The frenzy of dealmaking between traditional media congloms and digital upstarts is continuing into summer.
In the latest moves, Time Warner is in talks to acquire 50% of hipster media outfit Vice Media for $1 billion, while Viacom bought a stake in digital studio Defy Media. Considering deals like Disney’s March acquisition of Maker Studios, the question has become: Who’s still on the sidelines?
NBCUniversal and Sony have been the least aggressive among major entertainment companies investing in digital-content startups. Eyes are on the two congloms to see if and how they respond, said Peter Csathy, CEO of Manatt Digital Media, an entertainment consulting and investment firm. CBS and MGM are two other notable players that haven’t joined the latest digital land grab.
Adding urgency to the race to infuse new blood into old veins was Disney’s purchase of YouTube-focused multichannel network Maker for up to $950 million — a figure that got everyone’s attention.
“It’s become an almost undisputed notion that YouTube is part of young consumers’ media diet,” said Brent Weinstein, head of digital media at United Talent Agency. “For most (traditional) media companies, working in that space organically will be challenging.”
Of course, lack of M&A activity doesn’t mean an incumbent media company is ignoring the rise of Internet video. Note that NBCU parent Comcast recently acquired online video-ad startup FreeWheel in a deal worth up to $350 million. And CBS Interactive houses the Eye’s extensive portfolio of 32 digital sites, which garner 280 million visitors monthly.
But the risk for congloms taking a wait-and-see stance — e.g., to evaluate how much coin Disney actually can generate via Maker — is that they could miss an opportunity to seed future growth.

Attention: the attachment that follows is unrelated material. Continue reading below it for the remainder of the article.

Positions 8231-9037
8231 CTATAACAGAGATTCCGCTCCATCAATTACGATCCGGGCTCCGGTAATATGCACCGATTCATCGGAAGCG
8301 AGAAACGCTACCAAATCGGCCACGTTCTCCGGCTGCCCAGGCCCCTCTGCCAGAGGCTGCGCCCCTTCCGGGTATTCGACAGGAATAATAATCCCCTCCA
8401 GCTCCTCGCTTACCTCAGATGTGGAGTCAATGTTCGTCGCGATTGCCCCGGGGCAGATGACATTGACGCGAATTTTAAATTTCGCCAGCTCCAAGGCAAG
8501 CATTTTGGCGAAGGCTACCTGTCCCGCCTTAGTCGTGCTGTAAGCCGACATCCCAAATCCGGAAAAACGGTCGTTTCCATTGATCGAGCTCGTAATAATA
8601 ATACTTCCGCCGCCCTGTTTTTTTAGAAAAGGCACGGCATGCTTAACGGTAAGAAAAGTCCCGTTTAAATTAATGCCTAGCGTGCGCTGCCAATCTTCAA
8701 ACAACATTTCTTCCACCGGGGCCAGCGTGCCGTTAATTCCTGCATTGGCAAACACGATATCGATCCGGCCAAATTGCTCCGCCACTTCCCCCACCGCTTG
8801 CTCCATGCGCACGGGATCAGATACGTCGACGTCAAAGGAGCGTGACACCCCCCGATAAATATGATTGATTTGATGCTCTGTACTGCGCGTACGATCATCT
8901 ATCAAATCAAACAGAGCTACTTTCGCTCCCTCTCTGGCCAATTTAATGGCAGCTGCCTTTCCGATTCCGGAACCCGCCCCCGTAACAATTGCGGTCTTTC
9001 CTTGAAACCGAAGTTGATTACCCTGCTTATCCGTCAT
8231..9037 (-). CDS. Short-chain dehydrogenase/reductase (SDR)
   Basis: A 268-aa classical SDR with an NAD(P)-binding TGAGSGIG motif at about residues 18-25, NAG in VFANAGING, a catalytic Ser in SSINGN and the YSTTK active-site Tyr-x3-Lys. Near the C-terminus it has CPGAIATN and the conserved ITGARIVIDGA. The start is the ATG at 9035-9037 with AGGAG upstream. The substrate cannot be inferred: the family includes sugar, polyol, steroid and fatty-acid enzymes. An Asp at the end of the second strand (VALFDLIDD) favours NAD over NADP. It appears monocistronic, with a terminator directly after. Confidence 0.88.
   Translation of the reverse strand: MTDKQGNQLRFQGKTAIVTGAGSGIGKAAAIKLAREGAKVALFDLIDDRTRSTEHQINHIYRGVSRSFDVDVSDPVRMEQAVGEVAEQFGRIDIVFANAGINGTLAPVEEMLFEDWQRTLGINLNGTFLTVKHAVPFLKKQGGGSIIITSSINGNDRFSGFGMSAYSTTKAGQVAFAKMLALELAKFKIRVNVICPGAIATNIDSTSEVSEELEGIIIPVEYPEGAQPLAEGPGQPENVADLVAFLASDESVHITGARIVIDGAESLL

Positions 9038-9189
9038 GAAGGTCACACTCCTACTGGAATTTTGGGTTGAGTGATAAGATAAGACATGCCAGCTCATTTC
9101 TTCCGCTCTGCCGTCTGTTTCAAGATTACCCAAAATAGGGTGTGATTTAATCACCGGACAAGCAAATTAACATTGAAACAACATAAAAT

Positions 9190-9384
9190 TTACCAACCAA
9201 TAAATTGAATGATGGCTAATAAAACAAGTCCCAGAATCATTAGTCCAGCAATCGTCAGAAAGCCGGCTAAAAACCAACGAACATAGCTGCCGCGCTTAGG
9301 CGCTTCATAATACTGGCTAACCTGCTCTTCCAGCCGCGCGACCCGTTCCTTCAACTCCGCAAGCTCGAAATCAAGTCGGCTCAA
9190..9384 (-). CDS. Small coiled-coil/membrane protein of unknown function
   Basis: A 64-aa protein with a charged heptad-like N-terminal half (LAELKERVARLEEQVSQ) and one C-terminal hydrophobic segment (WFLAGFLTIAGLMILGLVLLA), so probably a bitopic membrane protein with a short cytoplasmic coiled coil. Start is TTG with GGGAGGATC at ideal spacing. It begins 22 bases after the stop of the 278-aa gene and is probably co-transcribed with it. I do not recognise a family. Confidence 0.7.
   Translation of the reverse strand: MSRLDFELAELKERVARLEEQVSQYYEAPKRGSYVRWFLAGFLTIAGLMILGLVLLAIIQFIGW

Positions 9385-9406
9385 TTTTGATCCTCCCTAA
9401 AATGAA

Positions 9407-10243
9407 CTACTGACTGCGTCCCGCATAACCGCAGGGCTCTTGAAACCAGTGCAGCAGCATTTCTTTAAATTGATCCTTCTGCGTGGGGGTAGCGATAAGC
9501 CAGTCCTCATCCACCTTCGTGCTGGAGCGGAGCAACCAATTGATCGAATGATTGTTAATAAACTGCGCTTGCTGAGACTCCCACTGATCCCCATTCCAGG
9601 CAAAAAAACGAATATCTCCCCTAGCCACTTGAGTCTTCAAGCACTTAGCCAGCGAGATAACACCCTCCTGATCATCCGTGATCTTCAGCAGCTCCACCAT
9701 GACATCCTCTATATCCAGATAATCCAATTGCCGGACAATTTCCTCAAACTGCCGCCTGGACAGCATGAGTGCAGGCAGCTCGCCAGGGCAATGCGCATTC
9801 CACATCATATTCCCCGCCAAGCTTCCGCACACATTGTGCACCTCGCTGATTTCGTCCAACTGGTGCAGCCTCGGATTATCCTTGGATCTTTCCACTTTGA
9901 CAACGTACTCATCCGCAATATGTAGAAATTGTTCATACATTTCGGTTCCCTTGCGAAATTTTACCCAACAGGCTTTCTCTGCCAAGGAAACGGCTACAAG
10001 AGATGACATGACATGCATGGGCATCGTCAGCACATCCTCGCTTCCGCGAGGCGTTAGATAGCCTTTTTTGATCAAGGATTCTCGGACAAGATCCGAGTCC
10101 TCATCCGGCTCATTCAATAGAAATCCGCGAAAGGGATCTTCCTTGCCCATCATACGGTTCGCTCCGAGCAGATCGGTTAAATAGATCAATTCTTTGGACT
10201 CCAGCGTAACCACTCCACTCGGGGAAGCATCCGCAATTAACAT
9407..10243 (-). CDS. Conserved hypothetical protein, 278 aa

Digital properties in play include large YouTube MCN Fullscreen, which is negotiating with several potential buyers, including Yahoo and existing investor Comcast, according to sources. But the startup is holding out for a valuation in the range of the Maker deal. Time Warner recently considered buying Fullscreen, but decided to pass because the price tag was too high, a source familiar with the talks said. (Fullscreen declined to comment.)
Now, Time Warner is exploring a combo with New York-based Vice, potentially refashioning TW’s HLN cable-news net with the startup’s brand of investigative news, documentaries and human interest programming aimed at millennials. Vice currently has a deal with Time Warner’s HBO for a newsmagazine series (pictured, above), which the premium cabler recently renewed for two more seasons.
The potential investment in Vice would value it at about $2.2 billion, according to Sky News, which first reported the talks. One complicating factor: Time Warner would likely have to buy out the 5% stake in Vice owned by 21st Century Fox, which invested $70 million in the company last summer. (Reps for the respective companies declined to comment.)
The jury’s out on whether half of Vice Media is really worth a billion bucks. But media giants have to experiment in the laboratory of what’s next. Said Csathy: “You have to make some bets.”